5 Things Every Expectant Parent Should Know About Newborns

When we’re pregnant it’s easy to get wrapped up in birth plans and labour techniques and almost forget what comes next — bringing home a tiny new human to care for! Those first few days and weeks are magical. But they can also be really, really hard. 

At Wish I'd Known, we crowdsource real experiences – anonymously – from a large group of parents of 0–3-year-olds. And we’ve learnt a lot about the nuances of newborn life.  

Here are some insights into lesser talked about, yet common, experiences that might otherwise catch you off guard as you navigate new parenthood.

Feeling All the Feels When You’re Alone With Your Baby Is Totally Normal

Once the epic event of birth is over, getting some peace and quiet for the first time at home can feel huge.  Whether that’s being discharged from the hospital after a long stay, or having the professionals leave after a home birth. 

We've learned that while 60% of new parents feel excited, nearly just as many are also anxious or overwhelmed. It's a significant life shift, so it's completely okay to feel this spectrum of emotions.

NICU Visits Are More Common Than You Might Expect

The chances of a newborn being admitted to the Neonatal Intensive Care Unit (NICU) can vary widely based on several factors, including prematurity, complications during birth, congenital anomalies, and other health issues. 

UK statistics show that 10-15% of newborns require care in the NICU, making it a relatively common feature of neonatal care for tens of thousands of parents each year. That doesn’t make it any less challenging to experience, but it can be even harder if you aren’t prepared for the possibility. And it seems two-thirds of us weren’t.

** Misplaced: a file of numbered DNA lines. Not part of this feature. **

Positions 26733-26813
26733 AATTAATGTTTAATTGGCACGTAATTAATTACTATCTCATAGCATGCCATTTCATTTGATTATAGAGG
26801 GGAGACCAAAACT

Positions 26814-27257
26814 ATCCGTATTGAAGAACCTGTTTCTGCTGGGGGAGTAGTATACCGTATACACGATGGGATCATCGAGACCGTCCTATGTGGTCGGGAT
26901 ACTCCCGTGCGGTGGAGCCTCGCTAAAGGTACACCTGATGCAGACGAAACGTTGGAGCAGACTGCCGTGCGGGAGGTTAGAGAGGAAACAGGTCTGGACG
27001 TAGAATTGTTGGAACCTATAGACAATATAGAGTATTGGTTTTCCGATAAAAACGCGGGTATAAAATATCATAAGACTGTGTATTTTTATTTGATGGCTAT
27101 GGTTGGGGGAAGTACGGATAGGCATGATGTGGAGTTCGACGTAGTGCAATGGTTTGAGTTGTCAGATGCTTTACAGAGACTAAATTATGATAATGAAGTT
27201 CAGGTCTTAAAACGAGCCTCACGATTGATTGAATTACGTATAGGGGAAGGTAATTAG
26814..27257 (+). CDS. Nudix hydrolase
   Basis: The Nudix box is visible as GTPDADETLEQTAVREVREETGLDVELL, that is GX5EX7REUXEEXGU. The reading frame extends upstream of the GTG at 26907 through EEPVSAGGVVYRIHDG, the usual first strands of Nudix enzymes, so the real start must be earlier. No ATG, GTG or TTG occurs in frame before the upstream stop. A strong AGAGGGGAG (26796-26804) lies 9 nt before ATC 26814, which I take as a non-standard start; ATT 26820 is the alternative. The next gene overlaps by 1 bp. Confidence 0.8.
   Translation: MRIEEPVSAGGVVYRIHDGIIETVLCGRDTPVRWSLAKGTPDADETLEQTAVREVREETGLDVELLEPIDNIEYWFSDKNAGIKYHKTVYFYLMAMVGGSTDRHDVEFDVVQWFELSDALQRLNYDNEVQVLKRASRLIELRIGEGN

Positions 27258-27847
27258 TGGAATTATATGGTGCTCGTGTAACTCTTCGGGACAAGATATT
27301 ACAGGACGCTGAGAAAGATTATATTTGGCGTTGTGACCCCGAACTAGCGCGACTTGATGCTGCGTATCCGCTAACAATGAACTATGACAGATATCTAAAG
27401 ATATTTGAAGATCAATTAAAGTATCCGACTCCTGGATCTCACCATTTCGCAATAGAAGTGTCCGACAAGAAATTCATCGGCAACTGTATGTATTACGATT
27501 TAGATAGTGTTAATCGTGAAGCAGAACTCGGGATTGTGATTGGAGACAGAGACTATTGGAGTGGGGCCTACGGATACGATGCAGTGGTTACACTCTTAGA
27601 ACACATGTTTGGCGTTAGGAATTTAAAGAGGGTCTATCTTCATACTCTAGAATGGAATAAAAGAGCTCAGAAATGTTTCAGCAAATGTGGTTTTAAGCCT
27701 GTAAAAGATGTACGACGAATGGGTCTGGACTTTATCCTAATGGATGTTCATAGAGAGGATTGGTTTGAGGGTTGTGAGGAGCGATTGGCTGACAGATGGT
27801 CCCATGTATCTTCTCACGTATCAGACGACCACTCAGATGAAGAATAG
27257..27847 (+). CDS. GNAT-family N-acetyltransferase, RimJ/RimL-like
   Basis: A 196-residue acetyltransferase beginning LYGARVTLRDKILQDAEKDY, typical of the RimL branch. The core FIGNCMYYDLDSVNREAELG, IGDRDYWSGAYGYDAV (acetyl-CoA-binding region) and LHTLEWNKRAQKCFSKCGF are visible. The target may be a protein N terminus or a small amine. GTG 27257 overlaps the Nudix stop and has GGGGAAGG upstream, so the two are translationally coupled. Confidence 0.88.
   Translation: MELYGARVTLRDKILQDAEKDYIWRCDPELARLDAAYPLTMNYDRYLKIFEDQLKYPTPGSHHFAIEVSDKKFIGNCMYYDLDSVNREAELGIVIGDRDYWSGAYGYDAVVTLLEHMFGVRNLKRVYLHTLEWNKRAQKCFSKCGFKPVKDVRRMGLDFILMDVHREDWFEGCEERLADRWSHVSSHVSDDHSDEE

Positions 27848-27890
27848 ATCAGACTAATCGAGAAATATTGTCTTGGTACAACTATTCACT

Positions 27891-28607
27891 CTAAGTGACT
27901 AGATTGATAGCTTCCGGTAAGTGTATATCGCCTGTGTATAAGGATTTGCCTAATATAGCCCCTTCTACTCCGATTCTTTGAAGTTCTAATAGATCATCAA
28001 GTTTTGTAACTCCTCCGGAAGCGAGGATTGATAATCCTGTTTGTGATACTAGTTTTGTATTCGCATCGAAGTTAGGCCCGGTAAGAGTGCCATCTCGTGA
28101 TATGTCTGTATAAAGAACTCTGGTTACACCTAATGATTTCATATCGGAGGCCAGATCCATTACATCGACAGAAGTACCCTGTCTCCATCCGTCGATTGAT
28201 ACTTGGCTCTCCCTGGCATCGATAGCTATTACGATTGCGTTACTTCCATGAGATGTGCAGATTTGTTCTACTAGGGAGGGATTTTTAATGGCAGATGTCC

While most families will not experience a NICU stay, the chances are higher than people might anticipate, underscoring the need for increased awareness and preparation for new parents.

Your Newborn’s Temperament Isn’t Entirely in Your Hands

Is it nature or nurture, or a bit of both? This question fascinates us all. We found that the majority of parents (nearly three quarters) across all age groups believe that a bit of both - i.e. a combination of nature and nurture. 

Interestingly, no parents felt that it was down purely to nurture. Something to take comfort from in those ‘is it my fault?’ moments. 

‘Phantom’ Cries and Intrusive Thoughts Are Part of the Package

With such profound changes going on physically and emotionally after having a child, perhaps it’s no wonder our brains start playing a few tricks on us. 

Hearing 'phantom crying' is something nearly two-thirds of parents in our community said they’ve experienced. It can make us feel like we're going a bit mad, whisking us from zero to a hundred as we rush to check on our babies, only to find they're perfectly fine. Only a small proportion of parents (around 1 in 7) say they've never experienced it at all. It's a quirky part of the parenting journey that shows just how attuned we become to our children's needs. 

Then there’s 'intrusive thoughts'. This might mean different things to different people. The most common perception from our community was imagining their baby coming to harm or them accidentally causing harm. For context, the NHS defines 'intrusive thoughts' as unwelcome, involuntary thoughts, images or unpleasant ideas that may become obsessions, are upsetting or distressing, and can be difficult to manage or eliminate. We found that over half of parents felt unprepared and uninformed about intrusive thoughts, highlighting the need for more pre-birth education and open conversations about the topic.